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Graphene Could Make Our Smartphones A Thousand Times Faster

British researchers have just discovered that the deformation of graphene could lead to the design of semiconductors up to 1000 times faster.
Physicists at the University of Sussex in the UK have discovered that equipping phones and laptops with tiny chips made of graphene could dramatically improve the performance of our devices. These strips of graphene folded like origami paper make it possible to manufacture microchips up to 100 times smaller than conventional chips.
This study, which should be talked about a lot, proves that modifying the structure of nanomaterials like graphene can unlock electronic properties and allow the material to act effectively as a transistor. Scientists deliberately created bends in a layer of graphene and found that the material could, therefore, be designed to behave like an electronic component.
Graphene, and its nanoscale dimensions, could therefore be exploited to design the smallest electronic chips ever made, which will be useful in building faster phones and laptops. For Alan Dalton, professor at the University of Sussex, “we mechanically create elbows in a layer of graphene. It's a bit like a nano-origami”.

Huge potential

Discovered in 2004, graphene is a sheet of carbon atoms the thickness of an atom, which, due to its nanometric width, is actually a two-dimensional material. Graphene is best known for its exceptional strength, but also for the conductivity properties of the material, which have already aroused a lot of interest in the electronics industry, especially from Samsung Electronics.
The field of straintronics has already shown that the deformation of the structure of 2D nanomaterials such as graphene, but also molybdenum disulfide, can unlock key electronic properties. Still, the exact impact of these different "folds" remains poorly understood, argue the researchers. Never mind, the behavior of these materials offers enormous potential for high-performance devices: it could alter the structure of a strip of 2D material to efficiently convert it into a superconductor.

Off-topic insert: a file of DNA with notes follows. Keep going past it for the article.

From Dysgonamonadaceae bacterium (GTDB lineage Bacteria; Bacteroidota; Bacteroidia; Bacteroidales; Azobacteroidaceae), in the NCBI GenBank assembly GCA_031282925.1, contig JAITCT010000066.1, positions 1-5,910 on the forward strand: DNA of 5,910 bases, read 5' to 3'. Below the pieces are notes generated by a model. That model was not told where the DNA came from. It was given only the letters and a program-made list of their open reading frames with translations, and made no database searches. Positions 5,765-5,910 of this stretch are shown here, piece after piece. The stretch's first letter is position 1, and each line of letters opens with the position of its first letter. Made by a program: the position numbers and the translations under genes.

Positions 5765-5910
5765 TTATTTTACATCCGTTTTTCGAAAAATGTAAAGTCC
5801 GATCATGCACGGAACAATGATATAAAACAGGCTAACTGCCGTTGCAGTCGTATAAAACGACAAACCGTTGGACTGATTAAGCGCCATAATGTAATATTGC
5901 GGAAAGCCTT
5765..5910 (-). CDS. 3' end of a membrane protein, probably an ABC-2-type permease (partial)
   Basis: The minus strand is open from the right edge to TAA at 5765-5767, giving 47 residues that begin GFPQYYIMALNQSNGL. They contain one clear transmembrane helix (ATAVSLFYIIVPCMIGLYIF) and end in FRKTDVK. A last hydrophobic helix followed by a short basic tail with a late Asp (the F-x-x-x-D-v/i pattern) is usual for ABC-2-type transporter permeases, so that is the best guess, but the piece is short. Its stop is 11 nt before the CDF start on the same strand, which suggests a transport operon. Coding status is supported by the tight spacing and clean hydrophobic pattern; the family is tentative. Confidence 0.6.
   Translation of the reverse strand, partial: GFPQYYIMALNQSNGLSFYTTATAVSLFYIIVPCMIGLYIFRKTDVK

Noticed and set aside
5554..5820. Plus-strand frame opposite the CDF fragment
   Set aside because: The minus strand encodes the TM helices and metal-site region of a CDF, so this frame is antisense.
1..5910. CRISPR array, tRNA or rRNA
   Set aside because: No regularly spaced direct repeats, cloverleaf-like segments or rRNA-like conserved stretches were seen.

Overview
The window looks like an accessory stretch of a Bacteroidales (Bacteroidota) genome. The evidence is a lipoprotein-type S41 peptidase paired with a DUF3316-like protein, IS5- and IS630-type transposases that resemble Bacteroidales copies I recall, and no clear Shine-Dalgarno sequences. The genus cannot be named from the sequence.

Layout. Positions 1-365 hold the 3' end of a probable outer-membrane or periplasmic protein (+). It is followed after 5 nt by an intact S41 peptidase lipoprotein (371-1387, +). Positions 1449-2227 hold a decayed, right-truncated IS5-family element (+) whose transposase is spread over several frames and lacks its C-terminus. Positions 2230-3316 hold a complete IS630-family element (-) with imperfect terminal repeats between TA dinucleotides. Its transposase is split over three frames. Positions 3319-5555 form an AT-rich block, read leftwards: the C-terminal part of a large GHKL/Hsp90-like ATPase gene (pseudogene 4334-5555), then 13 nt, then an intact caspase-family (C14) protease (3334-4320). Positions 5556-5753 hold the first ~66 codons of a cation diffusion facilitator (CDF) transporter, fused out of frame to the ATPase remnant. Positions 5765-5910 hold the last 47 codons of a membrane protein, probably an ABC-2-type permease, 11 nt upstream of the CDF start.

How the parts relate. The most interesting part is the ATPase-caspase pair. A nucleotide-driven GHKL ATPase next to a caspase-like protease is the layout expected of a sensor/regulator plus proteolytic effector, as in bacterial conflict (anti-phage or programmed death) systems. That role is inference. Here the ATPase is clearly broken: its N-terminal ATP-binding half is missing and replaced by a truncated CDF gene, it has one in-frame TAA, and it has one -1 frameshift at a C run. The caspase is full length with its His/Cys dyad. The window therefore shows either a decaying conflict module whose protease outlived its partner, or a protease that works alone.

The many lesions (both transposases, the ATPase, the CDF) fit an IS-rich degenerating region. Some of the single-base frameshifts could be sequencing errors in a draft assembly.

The British study looks at the impact that these deformations could have in leading to the creation of smaller electronic components. “We have shown that we can create structures from graphene and other 2D materials simply by adding deliberate elbows into the structure. By doing this kind of ripple, we can create an intelligent electronic component, like a transistor, or a logic gate, ”boasts Manoj Tripathi, a researcher on nanostructured materials at the University of Sussex.

Result on the shortage of semiconductors?

These findings should resonate with an industry struggling to comply with Moore's Law, according to which the number of transistors on a microchip doubles every two years, in response to the growing demand for faster IT services. The problem is, engineers are scrambling to find ways to squeeze much more processing power into the tiny chips, which creates a big problem for the traditional semiconductor industry.
A tiny graphene-based transistor could make a significant contribution to overcoming these obstacles. “Using these nanomaterials will make our computer chips smaller and faster. It is absolutely essential that this happens because computer manufacturers are now at the limit of what they can do with traditional semiconductor technology.
Ultimately, it will make our computers and phones thousands of times faster in the future,” say the researchers behind the study.
Since its discovery over 15 years ago, graphene has struggled to find as many applications as initially hoped, and the material has often been touted as a victim of its own hype. But it took more than a century for the first silicon chip to be created after the material was discovered in 1824. Research at the University of Sussex is emerging as a new step towards the discovery of the use of graphene that could be a game-changer.